The Importance of Vitamin K2 (& Why We’re Not Getting Enough of It)

Pictured: Natto Fermented Soybeans (food-based form of vitamin k2)

Whether or not you have ever taken a nutrition course, you have probably heard of vitamin K. If you are interested in health, you might even know that vitamin K falls under the category of essential fat-soluble vitamins that remain stored in the body for a significant amount of time. But you might be surprised to learn that there is not only one form of vitamin K. In fact, there are two primary forms of vitamin K and they serve very different purposes. When most people mention vitamin K, they are referring to vitamin K1, which is well known for its role in clotting blood. But most of us have completely forgotten (or never learned) about vitamin K2, and that is a major issue. Many health professionals even confuse the two K vitamins with one another; so if K2 is new to you, you are not alone.

Let us first have a refresher on vitamin K1. Vitamin K1, also known as phylloquinone, was discovered in 1921. It is found primarily in leafy green vegetables such as kale, collard greens, and spinach and it makes up the majority of the vitamin K that we consume. As I mentioned previously, vitamin K1 is crucial because of the role that it plays in blood clotting. There are multiple proteins that rely on vitamin K1 to help with the blood clotting process that occurs when we get injuries, so we risk bleeding out if we have a vitamin K1 deficiency. Luckily, deficiencies in vitamin K1 are rare since there is a significant amount of the essential vitamin in the average human diet. Many health professionals also believe that vitamin K1 plays a role in bone growth and development as well as prevention of heart disease. Despite vitamin k1 being readily available in the diet, it is not very easily absorbed. Vitamin K2 (or menaquinones), on the other hand, is much easier to absorb by the human body but it is much rarer in a typical western diet.

Because vitamin K1 is easy to obtain via the foods we consume, a lot of us have seemed to forget that vitamin K2 is also important and is much more difficult to get an adequate supply of – despite the fact that a small degree of it is manufactured in our gut microbiomes. Vitamin K2 is an essential nutrient because it helps the body utilize calcium. It acts as calcium’s shepherd: guiding it into the places where it needs to be like our teeth and bones and keeping it out of problematic areas like our soft tissues and arteries. A sufficient intake of vitamin K2 has also been associated with reduced cancer incidence, improved brain health, and increased insulin sensitivity. Studies have also shown that bone loss was statistically significantly inhibited in participants that were supplementing with vitamin K2 (in the MK-7 form) versus the placebo group.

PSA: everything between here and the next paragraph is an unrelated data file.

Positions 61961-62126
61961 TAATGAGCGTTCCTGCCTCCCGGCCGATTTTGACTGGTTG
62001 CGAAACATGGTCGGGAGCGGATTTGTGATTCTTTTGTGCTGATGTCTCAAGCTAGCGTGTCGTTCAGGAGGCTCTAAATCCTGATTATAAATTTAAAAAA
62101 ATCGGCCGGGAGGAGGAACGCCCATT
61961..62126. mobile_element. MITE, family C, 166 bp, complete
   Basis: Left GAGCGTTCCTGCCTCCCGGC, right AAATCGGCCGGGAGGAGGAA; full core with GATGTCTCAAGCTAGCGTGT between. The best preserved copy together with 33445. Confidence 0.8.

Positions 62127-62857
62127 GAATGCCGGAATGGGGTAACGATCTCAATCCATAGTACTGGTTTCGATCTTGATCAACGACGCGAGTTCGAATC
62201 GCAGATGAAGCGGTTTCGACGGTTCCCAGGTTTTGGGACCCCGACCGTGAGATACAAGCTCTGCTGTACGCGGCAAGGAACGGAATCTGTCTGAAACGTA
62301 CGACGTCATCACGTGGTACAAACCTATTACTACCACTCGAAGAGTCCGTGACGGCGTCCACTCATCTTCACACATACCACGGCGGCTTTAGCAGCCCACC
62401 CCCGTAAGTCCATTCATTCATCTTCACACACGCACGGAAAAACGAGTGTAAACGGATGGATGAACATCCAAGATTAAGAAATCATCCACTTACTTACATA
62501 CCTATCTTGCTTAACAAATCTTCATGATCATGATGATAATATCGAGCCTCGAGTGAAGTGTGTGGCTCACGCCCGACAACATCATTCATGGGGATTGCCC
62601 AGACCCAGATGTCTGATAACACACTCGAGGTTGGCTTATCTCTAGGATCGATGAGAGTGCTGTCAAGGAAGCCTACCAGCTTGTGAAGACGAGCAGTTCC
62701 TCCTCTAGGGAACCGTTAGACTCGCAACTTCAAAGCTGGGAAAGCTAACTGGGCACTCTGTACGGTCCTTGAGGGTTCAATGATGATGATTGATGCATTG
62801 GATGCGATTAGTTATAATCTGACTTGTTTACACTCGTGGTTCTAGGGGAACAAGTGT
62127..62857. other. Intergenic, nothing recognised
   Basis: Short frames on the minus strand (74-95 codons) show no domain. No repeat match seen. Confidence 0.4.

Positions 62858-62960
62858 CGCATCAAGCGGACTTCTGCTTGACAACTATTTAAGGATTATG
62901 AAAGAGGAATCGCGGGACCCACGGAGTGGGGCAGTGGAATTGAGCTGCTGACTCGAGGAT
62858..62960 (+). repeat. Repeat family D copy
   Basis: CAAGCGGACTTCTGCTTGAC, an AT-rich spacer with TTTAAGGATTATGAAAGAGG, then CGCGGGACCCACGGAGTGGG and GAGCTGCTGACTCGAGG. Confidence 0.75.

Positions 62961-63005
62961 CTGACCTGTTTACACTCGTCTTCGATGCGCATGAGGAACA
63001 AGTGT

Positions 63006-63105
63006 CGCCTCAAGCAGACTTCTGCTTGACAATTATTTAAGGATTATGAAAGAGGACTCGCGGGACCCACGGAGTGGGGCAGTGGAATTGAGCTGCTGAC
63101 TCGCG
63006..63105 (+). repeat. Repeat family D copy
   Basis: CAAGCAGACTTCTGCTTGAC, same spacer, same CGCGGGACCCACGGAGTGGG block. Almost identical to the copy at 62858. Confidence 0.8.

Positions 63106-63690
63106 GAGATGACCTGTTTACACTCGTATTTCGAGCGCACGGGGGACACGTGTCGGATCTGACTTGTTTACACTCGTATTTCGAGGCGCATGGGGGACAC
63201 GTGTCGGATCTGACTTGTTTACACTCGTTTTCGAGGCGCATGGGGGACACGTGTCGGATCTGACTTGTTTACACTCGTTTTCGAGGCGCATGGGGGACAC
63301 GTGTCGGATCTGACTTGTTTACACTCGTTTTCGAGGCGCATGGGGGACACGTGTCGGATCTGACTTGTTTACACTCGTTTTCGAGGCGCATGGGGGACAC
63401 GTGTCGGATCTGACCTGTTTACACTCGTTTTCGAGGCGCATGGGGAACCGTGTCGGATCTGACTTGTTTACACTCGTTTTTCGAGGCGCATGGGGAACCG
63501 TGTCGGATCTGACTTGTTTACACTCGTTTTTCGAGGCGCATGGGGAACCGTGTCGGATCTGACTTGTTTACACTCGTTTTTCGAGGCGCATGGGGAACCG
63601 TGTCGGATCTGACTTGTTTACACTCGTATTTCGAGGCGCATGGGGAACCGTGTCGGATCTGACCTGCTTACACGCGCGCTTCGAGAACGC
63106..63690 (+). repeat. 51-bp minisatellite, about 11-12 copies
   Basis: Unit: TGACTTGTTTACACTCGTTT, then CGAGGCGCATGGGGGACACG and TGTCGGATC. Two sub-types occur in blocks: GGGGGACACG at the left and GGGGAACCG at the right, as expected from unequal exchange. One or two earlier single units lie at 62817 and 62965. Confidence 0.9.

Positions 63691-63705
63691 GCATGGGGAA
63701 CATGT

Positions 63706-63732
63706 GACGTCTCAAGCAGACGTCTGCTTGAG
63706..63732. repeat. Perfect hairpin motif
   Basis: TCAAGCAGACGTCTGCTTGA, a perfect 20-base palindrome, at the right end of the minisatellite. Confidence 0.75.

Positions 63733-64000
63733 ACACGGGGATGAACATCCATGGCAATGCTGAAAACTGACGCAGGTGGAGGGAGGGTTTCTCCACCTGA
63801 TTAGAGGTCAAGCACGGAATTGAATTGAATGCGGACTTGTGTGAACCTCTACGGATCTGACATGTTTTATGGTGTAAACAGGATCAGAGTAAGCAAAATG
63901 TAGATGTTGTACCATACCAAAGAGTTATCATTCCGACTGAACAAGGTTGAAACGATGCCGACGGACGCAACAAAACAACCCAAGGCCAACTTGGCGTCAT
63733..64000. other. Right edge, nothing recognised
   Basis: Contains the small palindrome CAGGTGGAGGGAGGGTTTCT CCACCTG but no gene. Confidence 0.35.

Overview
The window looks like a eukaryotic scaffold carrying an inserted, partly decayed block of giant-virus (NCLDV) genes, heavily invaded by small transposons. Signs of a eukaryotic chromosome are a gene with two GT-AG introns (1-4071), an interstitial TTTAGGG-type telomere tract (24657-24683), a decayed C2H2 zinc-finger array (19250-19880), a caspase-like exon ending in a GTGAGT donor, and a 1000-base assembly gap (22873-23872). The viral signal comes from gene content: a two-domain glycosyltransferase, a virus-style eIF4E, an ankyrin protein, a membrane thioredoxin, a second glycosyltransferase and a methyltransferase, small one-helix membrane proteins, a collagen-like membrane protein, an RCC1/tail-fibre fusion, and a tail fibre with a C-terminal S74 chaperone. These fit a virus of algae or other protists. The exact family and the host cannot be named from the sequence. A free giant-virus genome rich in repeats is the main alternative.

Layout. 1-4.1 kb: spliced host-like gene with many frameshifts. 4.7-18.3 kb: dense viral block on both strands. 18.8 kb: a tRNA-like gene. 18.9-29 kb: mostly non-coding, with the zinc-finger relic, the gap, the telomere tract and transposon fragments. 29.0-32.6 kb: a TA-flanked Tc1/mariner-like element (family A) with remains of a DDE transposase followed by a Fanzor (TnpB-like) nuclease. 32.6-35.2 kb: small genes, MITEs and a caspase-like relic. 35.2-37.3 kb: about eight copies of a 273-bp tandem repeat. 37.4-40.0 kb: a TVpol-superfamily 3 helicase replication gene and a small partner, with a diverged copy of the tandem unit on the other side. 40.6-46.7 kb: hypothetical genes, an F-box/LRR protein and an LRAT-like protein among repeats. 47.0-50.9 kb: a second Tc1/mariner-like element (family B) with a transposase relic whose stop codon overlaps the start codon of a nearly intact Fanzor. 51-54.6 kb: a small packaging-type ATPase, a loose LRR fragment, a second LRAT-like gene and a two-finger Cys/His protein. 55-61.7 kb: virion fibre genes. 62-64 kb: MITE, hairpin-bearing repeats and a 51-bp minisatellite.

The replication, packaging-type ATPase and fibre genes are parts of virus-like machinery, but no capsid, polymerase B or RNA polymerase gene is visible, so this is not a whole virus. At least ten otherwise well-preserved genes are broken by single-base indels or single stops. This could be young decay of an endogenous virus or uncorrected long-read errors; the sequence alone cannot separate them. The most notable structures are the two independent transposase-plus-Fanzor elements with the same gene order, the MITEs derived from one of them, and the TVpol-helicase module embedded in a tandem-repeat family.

But where can we find vitamin K2 in our diet? That is the tricky part of the equation. For anyone who regularly consumes natto (the Japanese fermented soybean dish featured in the blog’s image), you probably do not need to worry as much about getting enough vitamin K2 since it is packed with the vitamin, but for everyone else (and I imagine most people, including myself, would fall into this category), we should be on top of our K2 consumption. Aside from natto, Vitamin K2 is almost exclusively found in animal-based products like liver, dark chicken meat and cheese, so vegans and vegetarians should be on especially high alert. But even if you are eating a significant amount of animal-based foods, which I do not recommend, more and more research is showing that the majority of us are extremely low on the vitamin K2 scale and deficiencies are starting to become much more common across the globe. Part of the reason for this is that even considering the foods that contain vitamin K2, you would need to consume a significant amount of them in order to meet your requirements of the essential nutrient.

That is why I include vitamin K2 as one of my recommended everyday supplements for almost everyone – including children. As we see incidences of vitamin K2 deficiency rise worldwide, we are also seeing bone and heart health being negatively impacted. I firmly believe that the majority of people should be supplementing with K2 in the form of MK-7 as that has clinically shown to be more effective than vitamin K1 and vitamin K2 as MK-4. My current favorite brand for vitamin K2 supplements is Ortho Molecular Vitamin K2 with D3 as taking vitamin K2 and D3 together increases absorption. As always, I recommend speaking with your doctor before trying a new supplement.

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